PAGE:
Critically discuss some of the main features of mainstream social psychology and critical approaches to social psychology.
The most widely recognised definition of social psychology is an effort â€œto understand and explain how the thought, feeling, and behaviour of individuals are influenced by the actual, imagined, or implied presence of othersâ€ (Allport).
One of the first modern social psychology was an experiment conducted by Norman Triplett on social facilitation. This experiment was based on â€˜social developments of the invention of the bicycle was increasing popularity of competitive sport' (pg 151).What Triplett noticed was that the observers of sport made assumptions that ...view middle of the document...
Another point that had an effect on modern social psychology was the 2nd World War. Cartwright put forward the point that the War and the political chaos and confusion of what was happening in Europe in the years prior the War â€˜were the most important single influence on the development of social psychology up to the presentâ€™ (Pg 152).
During the mid 1960â€™s social psychology had grown into an established and successful discipline. However some had come to doubt, the kind of disciple it had turned into. Rings 1967 article â€˜experimental social psychology: some sober questions about some Frivolous valuesâ€™, and during the late 1970â€™s, a number of articles put forward severe questions about the kind of principles that underlie social psychological investigations, the way they went about undertaking the research and the significance â€˜of the discipline to social behaviour in real â€“ world settingsâ€™. (Pg 153).
Rings article looked at the three types of different social psychology â€˜A humanistic, action â€“ oriented psychology, a scientifically oriented social psychology and a â€œfun-and-gamesâ€ social psychology. Ring said that the â€œfun-and-gamesâ€ approach was having a negative impact on the field of psychology. He stated that no progress was being made. Other critics stated that laboratory and the â€˜hypothesis-testing approach to understanding social interactionâ€™ was not a good way to be looking at human social behaviour (Pg 153). Other critics such as (Sampson 1977; Steiner, 1974), stated that social psychology was to â€˜individualistic in its approachâ€™ Sampson put forward the argument that social psychology was based around the American idea of â€œSelf-contained individualismâ€ (Pg 153). He argued that this approach didnâ€™t take into consideration how the community and society could affect behaviour, therefore leaving the individual to solve their problems on their own. Sampson put forward another approach to replace the other approach. He argued for an â€œinterdependentâ€ perspective, which took into account the community and society on individual behaviour.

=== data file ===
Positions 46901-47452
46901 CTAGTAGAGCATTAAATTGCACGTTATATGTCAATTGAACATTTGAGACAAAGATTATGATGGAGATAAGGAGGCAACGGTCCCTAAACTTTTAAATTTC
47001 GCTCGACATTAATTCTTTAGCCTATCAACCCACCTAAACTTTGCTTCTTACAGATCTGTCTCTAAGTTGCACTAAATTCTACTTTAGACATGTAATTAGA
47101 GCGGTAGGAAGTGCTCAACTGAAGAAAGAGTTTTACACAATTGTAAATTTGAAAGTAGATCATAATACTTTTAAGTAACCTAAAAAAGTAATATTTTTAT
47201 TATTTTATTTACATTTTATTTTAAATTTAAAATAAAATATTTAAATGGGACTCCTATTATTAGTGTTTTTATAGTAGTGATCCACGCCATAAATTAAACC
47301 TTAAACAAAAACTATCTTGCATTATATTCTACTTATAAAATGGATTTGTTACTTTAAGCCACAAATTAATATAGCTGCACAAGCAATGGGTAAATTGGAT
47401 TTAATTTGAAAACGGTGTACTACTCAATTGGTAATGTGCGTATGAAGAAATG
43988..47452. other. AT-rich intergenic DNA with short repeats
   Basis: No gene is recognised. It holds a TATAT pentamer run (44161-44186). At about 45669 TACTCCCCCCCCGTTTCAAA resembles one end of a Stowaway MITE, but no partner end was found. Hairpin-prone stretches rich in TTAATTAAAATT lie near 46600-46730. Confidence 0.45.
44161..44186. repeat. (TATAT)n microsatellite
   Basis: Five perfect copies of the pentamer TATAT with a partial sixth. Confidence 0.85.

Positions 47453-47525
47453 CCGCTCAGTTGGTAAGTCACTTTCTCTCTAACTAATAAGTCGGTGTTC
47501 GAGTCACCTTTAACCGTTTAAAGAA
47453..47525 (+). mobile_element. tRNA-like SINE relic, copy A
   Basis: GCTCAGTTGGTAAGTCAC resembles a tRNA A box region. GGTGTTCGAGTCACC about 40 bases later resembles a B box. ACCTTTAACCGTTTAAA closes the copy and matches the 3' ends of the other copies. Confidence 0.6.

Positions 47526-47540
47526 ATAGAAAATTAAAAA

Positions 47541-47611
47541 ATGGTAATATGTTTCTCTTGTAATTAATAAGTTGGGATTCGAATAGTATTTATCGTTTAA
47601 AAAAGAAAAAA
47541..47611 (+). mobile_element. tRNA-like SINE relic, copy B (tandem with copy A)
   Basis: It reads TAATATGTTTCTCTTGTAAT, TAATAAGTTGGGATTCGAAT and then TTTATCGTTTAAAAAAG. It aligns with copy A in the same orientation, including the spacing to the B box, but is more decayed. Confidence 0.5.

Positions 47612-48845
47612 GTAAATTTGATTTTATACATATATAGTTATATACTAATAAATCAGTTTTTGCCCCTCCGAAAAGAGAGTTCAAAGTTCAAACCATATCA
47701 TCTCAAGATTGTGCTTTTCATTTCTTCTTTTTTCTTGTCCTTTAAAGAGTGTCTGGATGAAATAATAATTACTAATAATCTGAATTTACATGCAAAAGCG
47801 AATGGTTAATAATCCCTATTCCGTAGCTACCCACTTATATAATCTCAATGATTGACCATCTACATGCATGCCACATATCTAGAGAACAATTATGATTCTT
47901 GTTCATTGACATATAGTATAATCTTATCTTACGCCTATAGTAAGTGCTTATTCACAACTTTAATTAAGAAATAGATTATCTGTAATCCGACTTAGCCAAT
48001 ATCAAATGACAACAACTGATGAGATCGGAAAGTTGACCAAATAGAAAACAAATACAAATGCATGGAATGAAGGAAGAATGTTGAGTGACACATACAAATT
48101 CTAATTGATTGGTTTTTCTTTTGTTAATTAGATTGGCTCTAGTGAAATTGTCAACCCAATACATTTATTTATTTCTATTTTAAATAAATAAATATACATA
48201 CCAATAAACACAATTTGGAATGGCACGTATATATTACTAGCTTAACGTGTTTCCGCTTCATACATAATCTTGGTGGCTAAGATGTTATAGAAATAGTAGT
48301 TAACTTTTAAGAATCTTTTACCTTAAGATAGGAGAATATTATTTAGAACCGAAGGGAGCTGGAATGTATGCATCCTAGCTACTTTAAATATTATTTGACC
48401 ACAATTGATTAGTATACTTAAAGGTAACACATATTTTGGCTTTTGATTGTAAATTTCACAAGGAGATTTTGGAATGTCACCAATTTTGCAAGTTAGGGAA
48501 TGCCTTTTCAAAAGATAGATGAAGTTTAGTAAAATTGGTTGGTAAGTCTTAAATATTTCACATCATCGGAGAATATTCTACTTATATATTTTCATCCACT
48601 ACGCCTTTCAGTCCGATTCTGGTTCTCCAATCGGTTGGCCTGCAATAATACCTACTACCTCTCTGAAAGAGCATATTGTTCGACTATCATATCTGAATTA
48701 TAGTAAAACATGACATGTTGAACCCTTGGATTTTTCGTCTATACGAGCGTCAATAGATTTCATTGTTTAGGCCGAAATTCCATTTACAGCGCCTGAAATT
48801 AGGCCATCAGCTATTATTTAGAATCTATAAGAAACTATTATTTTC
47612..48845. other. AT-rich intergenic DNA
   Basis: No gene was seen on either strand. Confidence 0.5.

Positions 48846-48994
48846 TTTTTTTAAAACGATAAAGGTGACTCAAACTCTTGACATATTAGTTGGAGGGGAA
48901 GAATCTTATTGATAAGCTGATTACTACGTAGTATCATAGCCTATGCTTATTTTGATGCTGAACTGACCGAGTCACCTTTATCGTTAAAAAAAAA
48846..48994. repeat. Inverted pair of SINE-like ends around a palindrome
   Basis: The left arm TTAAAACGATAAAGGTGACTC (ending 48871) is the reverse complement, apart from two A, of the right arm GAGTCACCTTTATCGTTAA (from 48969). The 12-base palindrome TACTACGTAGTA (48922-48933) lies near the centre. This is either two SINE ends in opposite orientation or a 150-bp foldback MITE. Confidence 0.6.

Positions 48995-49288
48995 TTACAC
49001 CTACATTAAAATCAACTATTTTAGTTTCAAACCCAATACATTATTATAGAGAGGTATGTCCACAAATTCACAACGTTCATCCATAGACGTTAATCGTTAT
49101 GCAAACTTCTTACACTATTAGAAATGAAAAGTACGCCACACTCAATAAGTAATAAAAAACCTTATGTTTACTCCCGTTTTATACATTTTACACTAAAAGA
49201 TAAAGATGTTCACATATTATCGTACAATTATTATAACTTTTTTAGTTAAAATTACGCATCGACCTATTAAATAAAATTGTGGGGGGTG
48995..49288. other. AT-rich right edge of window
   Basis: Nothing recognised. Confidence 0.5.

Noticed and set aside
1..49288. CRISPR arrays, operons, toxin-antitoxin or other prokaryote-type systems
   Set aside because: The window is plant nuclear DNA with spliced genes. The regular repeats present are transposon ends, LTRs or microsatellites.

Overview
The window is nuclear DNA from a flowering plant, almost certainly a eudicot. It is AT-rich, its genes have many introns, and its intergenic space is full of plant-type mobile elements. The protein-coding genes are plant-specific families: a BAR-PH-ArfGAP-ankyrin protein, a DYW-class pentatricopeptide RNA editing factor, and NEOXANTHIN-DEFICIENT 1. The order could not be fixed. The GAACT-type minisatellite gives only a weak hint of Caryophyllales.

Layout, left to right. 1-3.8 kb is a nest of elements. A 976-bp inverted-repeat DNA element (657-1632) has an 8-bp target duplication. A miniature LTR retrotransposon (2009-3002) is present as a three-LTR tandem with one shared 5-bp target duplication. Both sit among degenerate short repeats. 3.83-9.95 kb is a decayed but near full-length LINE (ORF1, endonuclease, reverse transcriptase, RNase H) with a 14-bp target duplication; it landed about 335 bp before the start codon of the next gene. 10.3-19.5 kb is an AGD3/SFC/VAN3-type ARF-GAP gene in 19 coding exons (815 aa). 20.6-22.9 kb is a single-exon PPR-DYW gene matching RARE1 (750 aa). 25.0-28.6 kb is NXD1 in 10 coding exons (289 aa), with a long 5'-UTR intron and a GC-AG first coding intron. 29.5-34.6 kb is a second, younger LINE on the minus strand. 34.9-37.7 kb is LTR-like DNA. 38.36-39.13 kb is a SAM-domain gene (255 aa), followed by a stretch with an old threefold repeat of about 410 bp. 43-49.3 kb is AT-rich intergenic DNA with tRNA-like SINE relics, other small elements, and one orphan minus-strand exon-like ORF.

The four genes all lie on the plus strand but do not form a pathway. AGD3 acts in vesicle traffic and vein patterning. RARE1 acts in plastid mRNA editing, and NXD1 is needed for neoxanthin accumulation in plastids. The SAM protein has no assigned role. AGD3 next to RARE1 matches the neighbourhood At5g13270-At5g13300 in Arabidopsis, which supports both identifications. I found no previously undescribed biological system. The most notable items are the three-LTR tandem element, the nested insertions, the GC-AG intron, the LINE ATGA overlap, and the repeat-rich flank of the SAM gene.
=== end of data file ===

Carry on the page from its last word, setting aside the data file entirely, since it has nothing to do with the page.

One of the most uncomplimentary criticisms of social psychology during the â€œcrisisâ€ period was that it was just not relevant enough. Social psychological research was loosing its way because it wasnâ€™t put â€œgrounded in significant social problems and social issuesâ€ (Pg 154).
Social psychologists such as Augoustinos and Walker (1995), have said that the crisis has now gone away not because the issues were resolved but because no one is interested in looking into it any further. However Reish (1981)...